Timing this cycle of frustration and reward is key to the pacing of the game. Too slow and the player gets frustrated, too fast and the player is bored. Too slow and your game could feel like it lasts forever, devoid of new things. Too fast and the game will be over in a snap, otherwise you have to create that much more game for them to churn through.

A lazy developer may try to slow the pace so that they need to make less content, but this will leave a bland taste in the player’s mouth. I’d rather have 6 ounces of steak than a pound of tofu, after all.

No Power Fantasy, No Problem

Something else to keep in mind is that problems like these go away if the game isn’t meant to be a power fantasy.


Competitive games, for instance, fundamentally cannot have any given person more powerful than every other player. In Rainbow Six: Siege, Counter Strike: Global Offensive, and every MOBA you can think of (LoL, DotA, Smite) each player is on more-or-less the same level as everyone else. There may be class-based or weapon-based pros and cons that spice up the game, but the whole of the game is centered around the idea that power comes from skill.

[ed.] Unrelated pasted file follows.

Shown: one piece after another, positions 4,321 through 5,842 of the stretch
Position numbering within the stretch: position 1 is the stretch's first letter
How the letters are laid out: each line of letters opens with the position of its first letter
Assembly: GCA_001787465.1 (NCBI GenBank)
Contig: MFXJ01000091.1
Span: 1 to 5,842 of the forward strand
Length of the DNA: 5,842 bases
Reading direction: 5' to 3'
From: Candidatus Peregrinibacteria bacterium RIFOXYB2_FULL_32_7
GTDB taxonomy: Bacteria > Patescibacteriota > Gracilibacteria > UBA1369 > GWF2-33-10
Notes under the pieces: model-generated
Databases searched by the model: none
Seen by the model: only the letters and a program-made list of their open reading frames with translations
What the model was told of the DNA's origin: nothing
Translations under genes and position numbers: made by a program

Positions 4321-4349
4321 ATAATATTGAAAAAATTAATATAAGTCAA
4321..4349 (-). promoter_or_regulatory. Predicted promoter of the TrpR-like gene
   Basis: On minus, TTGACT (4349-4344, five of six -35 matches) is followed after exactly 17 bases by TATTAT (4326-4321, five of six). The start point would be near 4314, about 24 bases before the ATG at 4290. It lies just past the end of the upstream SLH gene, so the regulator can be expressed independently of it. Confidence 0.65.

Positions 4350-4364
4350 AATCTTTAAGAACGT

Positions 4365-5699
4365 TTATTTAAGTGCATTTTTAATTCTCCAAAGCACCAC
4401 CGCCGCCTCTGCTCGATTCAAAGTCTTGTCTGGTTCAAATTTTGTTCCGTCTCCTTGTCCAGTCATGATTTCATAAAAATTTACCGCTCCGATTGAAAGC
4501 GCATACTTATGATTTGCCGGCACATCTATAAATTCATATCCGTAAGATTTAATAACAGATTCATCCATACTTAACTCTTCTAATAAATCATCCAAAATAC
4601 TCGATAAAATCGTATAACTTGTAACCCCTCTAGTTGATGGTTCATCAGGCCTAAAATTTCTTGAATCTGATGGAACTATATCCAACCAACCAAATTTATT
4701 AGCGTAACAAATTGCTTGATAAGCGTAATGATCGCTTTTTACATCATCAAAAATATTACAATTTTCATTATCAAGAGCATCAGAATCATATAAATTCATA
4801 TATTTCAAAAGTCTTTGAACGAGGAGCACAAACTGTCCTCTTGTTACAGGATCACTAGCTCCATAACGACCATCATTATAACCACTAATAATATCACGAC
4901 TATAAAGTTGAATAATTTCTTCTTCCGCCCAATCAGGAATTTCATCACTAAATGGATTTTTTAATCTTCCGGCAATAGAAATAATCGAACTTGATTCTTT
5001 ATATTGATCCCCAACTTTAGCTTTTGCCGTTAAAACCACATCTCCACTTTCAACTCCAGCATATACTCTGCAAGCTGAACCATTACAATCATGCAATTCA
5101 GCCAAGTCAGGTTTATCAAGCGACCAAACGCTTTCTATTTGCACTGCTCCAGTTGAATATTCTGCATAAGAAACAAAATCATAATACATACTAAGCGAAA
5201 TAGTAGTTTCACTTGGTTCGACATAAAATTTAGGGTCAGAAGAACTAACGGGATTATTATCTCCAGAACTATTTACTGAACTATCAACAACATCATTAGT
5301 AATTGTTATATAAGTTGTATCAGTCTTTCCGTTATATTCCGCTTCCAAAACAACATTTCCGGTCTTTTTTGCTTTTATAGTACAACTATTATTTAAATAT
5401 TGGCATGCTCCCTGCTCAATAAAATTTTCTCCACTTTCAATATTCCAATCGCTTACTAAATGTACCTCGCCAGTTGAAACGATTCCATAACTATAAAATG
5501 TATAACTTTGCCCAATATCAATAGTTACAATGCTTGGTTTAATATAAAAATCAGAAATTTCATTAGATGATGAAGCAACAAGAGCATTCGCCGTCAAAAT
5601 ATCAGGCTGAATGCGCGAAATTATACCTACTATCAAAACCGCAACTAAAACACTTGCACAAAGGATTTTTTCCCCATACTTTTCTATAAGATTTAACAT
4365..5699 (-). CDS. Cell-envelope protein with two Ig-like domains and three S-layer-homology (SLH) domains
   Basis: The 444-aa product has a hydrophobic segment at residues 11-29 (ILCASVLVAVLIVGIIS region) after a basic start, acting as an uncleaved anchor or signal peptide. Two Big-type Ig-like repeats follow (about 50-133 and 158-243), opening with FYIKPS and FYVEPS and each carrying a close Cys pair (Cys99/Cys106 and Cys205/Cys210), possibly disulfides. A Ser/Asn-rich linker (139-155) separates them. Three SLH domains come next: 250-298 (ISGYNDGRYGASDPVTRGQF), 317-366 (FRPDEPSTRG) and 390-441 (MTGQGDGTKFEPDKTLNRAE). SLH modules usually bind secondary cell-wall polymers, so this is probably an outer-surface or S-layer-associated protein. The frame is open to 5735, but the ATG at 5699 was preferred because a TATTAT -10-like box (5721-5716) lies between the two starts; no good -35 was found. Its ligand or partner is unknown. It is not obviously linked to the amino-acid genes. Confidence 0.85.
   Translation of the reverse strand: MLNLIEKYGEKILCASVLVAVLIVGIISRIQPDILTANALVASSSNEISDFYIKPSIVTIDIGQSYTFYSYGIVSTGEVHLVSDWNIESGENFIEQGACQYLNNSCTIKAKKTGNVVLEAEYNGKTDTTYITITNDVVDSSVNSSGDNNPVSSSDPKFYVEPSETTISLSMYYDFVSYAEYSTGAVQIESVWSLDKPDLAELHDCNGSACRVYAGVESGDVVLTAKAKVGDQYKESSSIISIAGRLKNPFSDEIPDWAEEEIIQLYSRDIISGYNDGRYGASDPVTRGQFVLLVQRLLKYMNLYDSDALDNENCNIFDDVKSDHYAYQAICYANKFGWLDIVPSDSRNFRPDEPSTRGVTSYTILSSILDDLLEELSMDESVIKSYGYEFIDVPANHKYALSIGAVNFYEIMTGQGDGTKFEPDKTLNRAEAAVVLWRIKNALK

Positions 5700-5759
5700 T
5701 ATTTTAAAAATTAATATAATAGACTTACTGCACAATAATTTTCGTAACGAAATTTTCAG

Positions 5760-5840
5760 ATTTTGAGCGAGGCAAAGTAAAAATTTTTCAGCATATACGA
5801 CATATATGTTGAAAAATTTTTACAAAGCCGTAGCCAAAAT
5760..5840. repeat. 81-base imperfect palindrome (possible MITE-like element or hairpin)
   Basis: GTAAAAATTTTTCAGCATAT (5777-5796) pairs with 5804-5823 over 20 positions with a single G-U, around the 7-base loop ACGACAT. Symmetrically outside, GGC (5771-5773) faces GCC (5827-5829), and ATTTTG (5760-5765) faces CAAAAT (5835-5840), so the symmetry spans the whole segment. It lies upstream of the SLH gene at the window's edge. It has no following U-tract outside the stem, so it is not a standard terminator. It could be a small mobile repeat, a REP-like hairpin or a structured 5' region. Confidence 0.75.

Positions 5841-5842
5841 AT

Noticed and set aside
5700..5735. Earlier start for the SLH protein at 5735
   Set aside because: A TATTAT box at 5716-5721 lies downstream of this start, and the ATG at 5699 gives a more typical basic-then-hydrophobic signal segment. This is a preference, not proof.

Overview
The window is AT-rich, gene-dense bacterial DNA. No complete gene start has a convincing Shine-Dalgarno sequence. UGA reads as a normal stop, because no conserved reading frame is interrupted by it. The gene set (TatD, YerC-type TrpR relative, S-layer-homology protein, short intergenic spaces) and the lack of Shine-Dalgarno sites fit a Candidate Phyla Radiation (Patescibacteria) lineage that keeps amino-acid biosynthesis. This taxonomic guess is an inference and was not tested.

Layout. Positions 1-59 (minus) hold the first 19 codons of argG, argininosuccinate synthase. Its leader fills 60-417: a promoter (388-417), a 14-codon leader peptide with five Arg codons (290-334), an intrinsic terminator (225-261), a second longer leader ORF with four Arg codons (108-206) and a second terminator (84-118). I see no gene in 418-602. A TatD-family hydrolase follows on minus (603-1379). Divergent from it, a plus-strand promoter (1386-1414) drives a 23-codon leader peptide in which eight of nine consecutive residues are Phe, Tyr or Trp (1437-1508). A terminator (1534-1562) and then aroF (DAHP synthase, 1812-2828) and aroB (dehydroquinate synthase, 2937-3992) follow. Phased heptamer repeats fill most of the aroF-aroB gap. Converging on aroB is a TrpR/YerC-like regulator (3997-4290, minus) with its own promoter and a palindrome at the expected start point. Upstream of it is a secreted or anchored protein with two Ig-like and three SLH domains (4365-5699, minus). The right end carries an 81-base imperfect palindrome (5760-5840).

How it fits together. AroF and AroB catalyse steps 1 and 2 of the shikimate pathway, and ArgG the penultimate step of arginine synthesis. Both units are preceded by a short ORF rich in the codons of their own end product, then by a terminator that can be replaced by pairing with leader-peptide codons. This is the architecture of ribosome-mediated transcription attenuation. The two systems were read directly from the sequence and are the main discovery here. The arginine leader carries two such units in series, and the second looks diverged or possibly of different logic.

Another example of great games that don’t exhibit power fantasy are exploration-based games. Minecraft’s only concept of power is when you build it for yourself, instead of having been granted it. Even then you could lose it all in a moment of really bad luck.

In Limbo you’re a small, frightened child trying to not die.


Limbo is a 2D side scrolling game where you do some platforming and solve some puzzles. Portal (1&2) are puzzle game where the only new mechanics introduced to you aren’t to empower you, but to add parts to the puzzle you need to solve.


Many horror games thrive off of making you feel helpless and powerless. The opposite of the power fantasy is exhibited here, and as such there is no use for any such leveling system. If anything, I would expect power to be present at the start, only to be slowly stripped from you as you progress.




Software developer by day, gamer by night. I use medium to write about video games and some of their many aspects.